In this class we explore collaboration and persuasion for interaction designers. Whether you work in a startup, studio, or traditional company; whether you design print, products, purely digital experiences, or any combination thereof; whether you’re the sole proprietor, part of a tightly focused team, or a link in a long chain of connected professionals, it is only by collaborating skillfully with others—and persuading them tactfully and convincingly when points of view differ and yours is right—that you can hope to create designs that make a dent in the universe.
During this spring semester, we’ll explore collaboration and persuasion from many points of view, and hear from (and interact with) many accomplished designers who will serve as special guest speakers. For our opening get-acquainted session, we’ll focus on texts that explore the some of the most basic, traditional (and rarely taught) aspects of design professionalism from the worlds of web, interaction, and print design:
Narrative of standing up to new-client pressure to do something against the designer’s self-interest, or which devalues design. Story told here is about money but it could be about any designer/client conflict in which the designer needs to gently educate the client. (Some designer/client conflicts require the client to educate the designer, but that’s another matter.)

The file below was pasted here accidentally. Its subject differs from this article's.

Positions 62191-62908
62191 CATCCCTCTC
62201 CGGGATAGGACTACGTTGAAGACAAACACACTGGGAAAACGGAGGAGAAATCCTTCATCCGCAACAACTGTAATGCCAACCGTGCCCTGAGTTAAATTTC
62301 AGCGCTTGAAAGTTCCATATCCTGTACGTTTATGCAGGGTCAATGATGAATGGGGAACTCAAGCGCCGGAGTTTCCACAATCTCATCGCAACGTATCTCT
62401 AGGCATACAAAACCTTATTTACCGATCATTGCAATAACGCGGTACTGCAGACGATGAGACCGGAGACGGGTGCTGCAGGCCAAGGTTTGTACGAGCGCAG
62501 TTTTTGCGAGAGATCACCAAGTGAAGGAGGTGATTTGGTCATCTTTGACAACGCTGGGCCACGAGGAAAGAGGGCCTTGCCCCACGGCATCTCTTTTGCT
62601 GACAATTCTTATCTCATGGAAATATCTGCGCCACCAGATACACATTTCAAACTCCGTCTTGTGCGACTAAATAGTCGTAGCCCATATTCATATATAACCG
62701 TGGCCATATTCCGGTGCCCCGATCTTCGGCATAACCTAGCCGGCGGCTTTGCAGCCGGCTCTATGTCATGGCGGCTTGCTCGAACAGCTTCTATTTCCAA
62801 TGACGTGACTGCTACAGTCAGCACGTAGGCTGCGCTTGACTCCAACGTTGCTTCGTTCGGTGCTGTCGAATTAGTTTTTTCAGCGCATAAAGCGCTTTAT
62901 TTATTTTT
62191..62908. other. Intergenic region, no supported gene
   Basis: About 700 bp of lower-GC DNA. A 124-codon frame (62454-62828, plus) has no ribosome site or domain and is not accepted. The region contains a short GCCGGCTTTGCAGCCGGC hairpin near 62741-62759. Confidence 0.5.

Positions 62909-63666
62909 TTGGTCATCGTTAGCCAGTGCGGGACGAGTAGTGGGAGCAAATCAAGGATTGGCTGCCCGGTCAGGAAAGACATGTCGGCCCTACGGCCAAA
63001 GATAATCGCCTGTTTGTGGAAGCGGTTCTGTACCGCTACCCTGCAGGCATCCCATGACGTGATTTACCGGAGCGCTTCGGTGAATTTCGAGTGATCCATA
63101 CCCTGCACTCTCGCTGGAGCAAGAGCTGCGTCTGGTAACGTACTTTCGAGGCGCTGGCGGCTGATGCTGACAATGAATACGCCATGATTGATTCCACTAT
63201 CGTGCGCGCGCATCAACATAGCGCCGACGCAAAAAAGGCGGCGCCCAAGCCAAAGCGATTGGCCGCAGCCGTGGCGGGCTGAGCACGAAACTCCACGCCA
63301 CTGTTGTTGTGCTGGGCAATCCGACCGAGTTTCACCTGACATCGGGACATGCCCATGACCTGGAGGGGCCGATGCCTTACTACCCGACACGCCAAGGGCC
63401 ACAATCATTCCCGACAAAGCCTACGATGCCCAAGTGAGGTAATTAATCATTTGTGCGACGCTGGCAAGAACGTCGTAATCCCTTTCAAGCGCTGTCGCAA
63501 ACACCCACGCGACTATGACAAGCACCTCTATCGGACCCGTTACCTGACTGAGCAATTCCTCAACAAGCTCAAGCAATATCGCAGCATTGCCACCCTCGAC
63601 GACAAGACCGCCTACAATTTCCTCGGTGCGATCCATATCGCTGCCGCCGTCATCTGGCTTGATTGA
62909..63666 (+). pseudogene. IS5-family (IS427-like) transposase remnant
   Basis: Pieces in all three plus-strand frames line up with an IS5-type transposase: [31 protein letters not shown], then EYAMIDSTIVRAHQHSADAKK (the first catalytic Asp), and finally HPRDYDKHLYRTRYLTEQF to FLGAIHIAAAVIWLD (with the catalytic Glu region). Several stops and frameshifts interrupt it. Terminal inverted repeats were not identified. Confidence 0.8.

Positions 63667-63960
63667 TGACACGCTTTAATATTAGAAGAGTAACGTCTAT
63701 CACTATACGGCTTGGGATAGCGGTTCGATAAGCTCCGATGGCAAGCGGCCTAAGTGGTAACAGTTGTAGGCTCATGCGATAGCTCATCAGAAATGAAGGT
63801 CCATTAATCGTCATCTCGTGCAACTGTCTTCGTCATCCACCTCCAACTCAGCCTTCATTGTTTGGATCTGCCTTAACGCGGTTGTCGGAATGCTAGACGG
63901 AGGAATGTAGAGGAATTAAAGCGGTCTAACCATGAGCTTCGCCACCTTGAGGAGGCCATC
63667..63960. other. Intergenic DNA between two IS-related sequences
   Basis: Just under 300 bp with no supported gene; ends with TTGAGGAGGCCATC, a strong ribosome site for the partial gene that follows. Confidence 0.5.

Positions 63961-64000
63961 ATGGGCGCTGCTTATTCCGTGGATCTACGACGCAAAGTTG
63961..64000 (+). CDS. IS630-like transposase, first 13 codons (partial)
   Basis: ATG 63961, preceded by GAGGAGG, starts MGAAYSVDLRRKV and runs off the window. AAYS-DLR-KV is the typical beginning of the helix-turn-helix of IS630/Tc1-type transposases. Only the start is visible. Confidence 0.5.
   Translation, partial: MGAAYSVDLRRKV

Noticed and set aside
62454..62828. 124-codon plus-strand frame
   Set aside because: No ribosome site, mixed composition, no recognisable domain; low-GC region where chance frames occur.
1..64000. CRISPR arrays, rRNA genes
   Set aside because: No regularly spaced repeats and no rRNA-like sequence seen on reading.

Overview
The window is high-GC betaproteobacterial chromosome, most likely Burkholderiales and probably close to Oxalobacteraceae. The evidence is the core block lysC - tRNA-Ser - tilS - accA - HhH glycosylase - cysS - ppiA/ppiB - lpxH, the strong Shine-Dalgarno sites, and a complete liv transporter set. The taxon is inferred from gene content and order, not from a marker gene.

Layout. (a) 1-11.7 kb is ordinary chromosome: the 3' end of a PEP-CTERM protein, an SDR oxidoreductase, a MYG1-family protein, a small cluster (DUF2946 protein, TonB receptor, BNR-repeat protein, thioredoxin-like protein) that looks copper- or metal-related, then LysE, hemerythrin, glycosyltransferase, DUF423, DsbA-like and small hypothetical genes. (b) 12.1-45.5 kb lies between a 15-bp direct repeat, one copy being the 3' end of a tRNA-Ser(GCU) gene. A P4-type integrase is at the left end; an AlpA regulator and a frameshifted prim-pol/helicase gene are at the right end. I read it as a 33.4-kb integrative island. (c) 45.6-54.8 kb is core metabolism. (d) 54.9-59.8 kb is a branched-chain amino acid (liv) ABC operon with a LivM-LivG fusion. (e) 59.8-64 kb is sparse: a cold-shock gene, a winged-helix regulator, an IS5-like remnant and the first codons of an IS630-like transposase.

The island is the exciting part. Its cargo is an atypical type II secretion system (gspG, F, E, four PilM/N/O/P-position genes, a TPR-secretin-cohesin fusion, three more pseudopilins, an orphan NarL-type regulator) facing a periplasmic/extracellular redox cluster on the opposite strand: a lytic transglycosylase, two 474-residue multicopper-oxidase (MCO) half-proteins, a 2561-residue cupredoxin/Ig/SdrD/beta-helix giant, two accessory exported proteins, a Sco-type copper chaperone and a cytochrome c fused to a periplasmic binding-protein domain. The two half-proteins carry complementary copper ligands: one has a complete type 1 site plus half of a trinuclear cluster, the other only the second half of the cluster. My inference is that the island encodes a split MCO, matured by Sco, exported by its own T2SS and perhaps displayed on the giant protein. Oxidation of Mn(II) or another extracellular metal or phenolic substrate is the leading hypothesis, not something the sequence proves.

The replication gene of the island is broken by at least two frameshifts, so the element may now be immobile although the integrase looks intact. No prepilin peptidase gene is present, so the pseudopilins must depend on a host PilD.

Basic article outlines ten background materials any designer (not just logo designers) should prepare to encourage confidence on the client’s part:
A thorough design process
Awards won/published work
A strong portfolio
Great customer service
The Big Web Show No. 61: Khoi Vinh of Mixel and NYTimes.com
NOW ONLINE for your pleasure! In Episode No. 61 of The Big Web Show (“everything web that matters”), I interview Khoi Vinh, co-creator of Mixel, former NYTimes.com Design Director, co-founder of NYC design studio Behavior, and more.
In this episode we discuss Khoi’s career, including his fine-art background, art school, and design classes, his time at AIGA, how he came to love the grid, why he joined the NYTimes.com and why he left, and more. We also explore the inspiration that led Khoi to combine social with collage, and talk about the choice every design studio faces as it begins to succeed: get bigger, or get more selective? Don’t miss this free-ranging exchange of ideas with one of webdom’s nicest and most influential designers.
The Big Web Show features special guests and topics like web publishing, art direction, content strategy, typography, web technology, and more. This episode is sponsored by Happy Cog Hosting, TinyLetter, and Uncle Slam.
TYPEKIT FOUNDER JEFFREY VEEN has always shared knowledge freely, whether writing great books about web design and user experience, or (in this case) happily sharing a key secret of his business’ success: raising money isn’t about raising money – it’s about people.
Jeremy Keith quite effectively live-blogs my opening keynote on the particular opportunities of Now in the field of web design, and the skills every designer needs to capitalize on the moment and make great things.